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I am currently building a web app with Node and I am curious as to how Node loads its required files or modules.

I am using express for view and server config, however I am finding that all the Node examples (I know express offers an MVC example) don't really conform to the general MVC pattern. I am also aware that Node is not necessarily suited for MVC, but bear with me, because I like MVC.

If you consider the following route declaration, it would be effective to use this as a controller, since here you can control the request and response logic:

module.exports = function (app) {

app.get('/', function (req, res) {

    res.render('index', { layout: false });


To try and follow an MVC architecture I have effectively divided the routes up into its relevant paths in effect creating controllers. However whenever I have a different route file it must contain its own set of required modules. For example:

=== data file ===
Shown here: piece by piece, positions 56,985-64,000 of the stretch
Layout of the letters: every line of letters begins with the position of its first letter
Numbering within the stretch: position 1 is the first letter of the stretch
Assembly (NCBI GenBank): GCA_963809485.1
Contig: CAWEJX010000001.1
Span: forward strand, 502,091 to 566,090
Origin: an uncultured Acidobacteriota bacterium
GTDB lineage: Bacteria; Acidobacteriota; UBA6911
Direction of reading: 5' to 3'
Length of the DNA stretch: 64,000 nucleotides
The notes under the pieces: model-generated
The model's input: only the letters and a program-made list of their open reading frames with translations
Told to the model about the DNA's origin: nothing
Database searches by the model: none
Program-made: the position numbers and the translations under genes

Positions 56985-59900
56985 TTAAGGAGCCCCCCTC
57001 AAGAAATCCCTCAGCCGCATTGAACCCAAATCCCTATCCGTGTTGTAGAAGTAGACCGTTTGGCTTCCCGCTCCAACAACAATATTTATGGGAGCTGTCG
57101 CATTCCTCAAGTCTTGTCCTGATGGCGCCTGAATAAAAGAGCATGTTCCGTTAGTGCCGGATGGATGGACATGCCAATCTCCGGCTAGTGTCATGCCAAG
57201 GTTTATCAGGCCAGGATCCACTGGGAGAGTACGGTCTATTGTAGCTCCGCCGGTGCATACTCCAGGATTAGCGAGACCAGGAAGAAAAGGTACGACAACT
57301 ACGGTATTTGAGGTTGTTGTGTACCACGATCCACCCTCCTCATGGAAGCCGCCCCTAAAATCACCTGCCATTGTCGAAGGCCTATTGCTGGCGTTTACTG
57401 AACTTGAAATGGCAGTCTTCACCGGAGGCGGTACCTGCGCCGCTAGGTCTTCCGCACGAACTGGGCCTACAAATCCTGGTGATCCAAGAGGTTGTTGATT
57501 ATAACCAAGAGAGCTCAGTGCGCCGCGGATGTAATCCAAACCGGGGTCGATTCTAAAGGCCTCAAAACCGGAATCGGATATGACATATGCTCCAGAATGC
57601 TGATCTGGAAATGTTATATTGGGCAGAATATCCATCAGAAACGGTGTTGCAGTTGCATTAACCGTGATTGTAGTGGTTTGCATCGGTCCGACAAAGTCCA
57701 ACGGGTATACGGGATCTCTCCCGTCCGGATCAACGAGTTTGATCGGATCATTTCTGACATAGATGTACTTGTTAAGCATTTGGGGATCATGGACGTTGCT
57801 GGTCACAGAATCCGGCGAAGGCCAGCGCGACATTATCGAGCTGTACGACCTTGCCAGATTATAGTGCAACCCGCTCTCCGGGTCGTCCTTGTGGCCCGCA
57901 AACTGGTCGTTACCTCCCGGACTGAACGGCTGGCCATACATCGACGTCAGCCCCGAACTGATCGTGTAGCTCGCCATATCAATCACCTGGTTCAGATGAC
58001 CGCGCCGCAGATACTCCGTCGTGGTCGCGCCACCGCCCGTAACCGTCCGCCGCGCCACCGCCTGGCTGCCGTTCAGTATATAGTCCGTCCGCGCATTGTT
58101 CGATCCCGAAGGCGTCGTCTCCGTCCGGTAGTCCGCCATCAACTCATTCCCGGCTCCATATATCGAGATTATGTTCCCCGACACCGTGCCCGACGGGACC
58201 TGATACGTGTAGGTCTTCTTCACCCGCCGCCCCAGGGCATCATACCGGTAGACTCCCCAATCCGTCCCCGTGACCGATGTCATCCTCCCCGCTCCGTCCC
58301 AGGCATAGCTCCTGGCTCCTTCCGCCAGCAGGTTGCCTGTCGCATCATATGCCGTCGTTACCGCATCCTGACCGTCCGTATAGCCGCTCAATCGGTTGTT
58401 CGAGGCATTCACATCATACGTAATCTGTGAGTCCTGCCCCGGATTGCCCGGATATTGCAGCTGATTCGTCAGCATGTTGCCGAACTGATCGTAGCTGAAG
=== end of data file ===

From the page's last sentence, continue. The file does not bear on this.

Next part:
var mongo = require('mongoskin');

I would then declare the required route files in the app.js or server.js file that holds the server config settings.

I am wondering whether splitting up the routes like this would slow down the application since I am unaware of how Node loads its modules. If it is loading as per needed then surely this implementation must slow it down?

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up vote 3 down vote accepted

Required modules are only loaded once and then cached, so feel free the break up your app into as many modules as needed to cleanly organize your app. If you have 20 files that call require('mongoskin'), that module is still only loaded once.

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Quoting from the node.js documentation:

Modules are cached after the first time they are loaded. This means (among other things) that every call to require('foo') will get exactly the same object returned, if it would resolve to the same file.

Multiple calls to require('foo') may not cause the module code to be executed multiple times. This is an important feature. With it, "partially done" objects can be returned, thus allowing transitive dependencies to be loaded even when they would cause cycles.

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